“Sandy (Denny) would tell me stories about Annie Briggs, who was her best friend and a traditional singer. Some of Annie is in there. I was living in the U.K., sharing a thatched cottage in Suffolk, and this tramp used to come around asking for odd jobs, so we’d have him do gardening. We’d wash his clothes and clean him up. He was a sweet man, previously a stable boy. He lost his papers and got laid off. He’d come round every four to five months and he’d tell me stories about his life, so a lot of him is in the song as well.”
While the woman in the song is fiction, we talked about other free-spirited women in his life, including his sister, a fashion designer in the U.K., who “took my father head on. No one was gonna tell her how to live her life.”
He prefers that a listener comes up with his or her own interpretation for a song, and acknowledges that much of what he has written is unconscious and the product of his vivid imagination. But there is a core that he can identify and access. We discussed this further when the conversation turned to his outstanding 2018 album, 13 Rivers.
“The Storm Won’t Come” is the album’s stirring, ominous first track. In it, Thompson hopes for change during a difficult time, using guitar turbulence that make his words sound like a plea. He wails:
I’m longing for a storm to blow through town
And blow these sad old buildings down
Fire to burn what fire may
And rain to wash it all away
But the storm won’t come
Thompson explained that he has been going through a difficult divorce, and learned that a family member was sexually assaulted a couple of years ago. His songs reflect that attack, as well as the ending of one relationship and the beginning of another.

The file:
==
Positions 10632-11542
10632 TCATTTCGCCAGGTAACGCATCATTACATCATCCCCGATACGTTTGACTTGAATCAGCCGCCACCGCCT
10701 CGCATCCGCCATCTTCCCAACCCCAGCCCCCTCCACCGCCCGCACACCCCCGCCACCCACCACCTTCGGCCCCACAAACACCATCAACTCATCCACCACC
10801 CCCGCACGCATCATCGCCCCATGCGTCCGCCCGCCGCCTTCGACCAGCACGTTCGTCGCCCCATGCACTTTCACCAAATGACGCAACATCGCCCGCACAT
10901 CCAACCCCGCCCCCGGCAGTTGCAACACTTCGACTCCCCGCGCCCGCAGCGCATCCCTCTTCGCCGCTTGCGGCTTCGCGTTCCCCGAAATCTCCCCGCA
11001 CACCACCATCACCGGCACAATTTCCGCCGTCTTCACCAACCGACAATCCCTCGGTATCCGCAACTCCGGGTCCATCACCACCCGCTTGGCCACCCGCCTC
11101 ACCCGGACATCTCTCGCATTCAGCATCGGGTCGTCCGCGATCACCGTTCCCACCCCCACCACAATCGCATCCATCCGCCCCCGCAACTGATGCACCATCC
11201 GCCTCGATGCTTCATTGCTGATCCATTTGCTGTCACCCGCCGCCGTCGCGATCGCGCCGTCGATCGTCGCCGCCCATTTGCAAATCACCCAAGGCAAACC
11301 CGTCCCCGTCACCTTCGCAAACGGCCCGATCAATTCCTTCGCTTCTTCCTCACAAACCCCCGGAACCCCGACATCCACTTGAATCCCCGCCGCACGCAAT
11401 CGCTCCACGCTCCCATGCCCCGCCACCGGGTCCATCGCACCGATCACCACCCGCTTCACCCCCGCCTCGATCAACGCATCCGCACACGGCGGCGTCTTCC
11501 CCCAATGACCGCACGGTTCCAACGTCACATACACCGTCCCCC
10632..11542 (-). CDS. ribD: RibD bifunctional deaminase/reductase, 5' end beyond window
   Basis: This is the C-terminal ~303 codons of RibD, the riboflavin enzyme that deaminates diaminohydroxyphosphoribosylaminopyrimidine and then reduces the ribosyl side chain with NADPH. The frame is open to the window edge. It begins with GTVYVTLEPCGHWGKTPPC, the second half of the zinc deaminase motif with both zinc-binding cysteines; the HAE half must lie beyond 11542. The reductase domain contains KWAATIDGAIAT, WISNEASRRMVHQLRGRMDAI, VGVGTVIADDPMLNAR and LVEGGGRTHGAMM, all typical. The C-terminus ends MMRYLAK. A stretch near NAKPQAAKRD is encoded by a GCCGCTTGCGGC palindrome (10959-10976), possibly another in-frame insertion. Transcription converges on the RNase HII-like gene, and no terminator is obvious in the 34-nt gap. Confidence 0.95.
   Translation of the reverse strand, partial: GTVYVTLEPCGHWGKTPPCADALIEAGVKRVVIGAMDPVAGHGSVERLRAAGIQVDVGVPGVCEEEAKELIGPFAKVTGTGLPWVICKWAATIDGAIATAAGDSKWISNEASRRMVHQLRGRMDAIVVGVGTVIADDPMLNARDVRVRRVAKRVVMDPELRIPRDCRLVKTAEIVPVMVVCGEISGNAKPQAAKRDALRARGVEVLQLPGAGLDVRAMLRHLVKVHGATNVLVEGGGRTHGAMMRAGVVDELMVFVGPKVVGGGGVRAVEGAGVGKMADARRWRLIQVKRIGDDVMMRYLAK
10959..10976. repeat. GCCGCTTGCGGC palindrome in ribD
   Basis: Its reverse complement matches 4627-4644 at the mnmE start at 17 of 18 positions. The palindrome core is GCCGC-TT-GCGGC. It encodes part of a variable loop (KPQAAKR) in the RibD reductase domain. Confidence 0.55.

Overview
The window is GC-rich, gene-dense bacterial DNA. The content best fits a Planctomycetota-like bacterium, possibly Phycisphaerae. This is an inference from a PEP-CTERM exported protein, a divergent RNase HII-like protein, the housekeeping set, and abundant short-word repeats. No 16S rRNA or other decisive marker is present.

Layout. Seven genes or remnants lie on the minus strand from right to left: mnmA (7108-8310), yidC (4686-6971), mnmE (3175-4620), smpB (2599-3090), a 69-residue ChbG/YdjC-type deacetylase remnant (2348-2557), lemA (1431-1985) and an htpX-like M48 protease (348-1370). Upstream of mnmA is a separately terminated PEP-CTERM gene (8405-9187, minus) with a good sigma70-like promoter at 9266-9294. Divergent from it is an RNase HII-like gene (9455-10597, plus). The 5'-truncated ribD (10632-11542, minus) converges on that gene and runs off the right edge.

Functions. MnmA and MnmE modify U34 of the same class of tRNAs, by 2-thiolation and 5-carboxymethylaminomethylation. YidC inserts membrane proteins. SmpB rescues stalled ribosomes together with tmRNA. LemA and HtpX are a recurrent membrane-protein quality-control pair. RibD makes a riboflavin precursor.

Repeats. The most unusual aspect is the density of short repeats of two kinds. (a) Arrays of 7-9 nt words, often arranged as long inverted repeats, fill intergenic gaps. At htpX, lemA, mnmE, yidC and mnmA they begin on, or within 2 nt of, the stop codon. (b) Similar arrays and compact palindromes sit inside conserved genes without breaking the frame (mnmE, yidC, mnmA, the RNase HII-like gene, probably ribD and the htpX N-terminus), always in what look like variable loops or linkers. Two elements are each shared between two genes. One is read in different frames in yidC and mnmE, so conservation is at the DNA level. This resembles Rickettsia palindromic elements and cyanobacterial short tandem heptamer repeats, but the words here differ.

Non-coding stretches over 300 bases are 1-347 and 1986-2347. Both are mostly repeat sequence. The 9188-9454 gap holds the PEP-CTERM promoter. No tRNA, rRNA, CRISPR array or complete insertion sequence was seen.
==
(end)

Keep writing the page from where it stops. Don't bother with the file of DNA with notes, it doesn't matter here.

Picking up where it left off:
The album was written in the “space of two months, during a difficult couple of years,” and his troubles became “the background of what I was writing,” Thompson said.
“I look back at these songs and I think, ‘Where does this come from?’ And I suppose it comes from that turbulence. Also, the times we live in, when democracy is breaking down here and in Europe … that gets reflected in some ways in these stories.”
He explained that because the songs were written in a short period of time, “you overlap vocabulary (and) musical and lyrical chords predominate because that’s what you are feeling at the time, so that there’s a thing that makes it hang together.”
The album’s title was inspired by his travels. “I think of a river as a journey — when I was in Belize, I loved canoeing on a river with idyllic rainforests on both sides, and I’m canoeing down the river and I’m thinking, ‘What’s around the bend?’ I’ll go a little further, then I’ll get to the next bend and I’ll go a little further. I suppose I see the songs as a windy thing and you get to another verse, then another and I wonder how this is gonna end. And then sometimes the end isn’t the end, it’s just a section of the story.”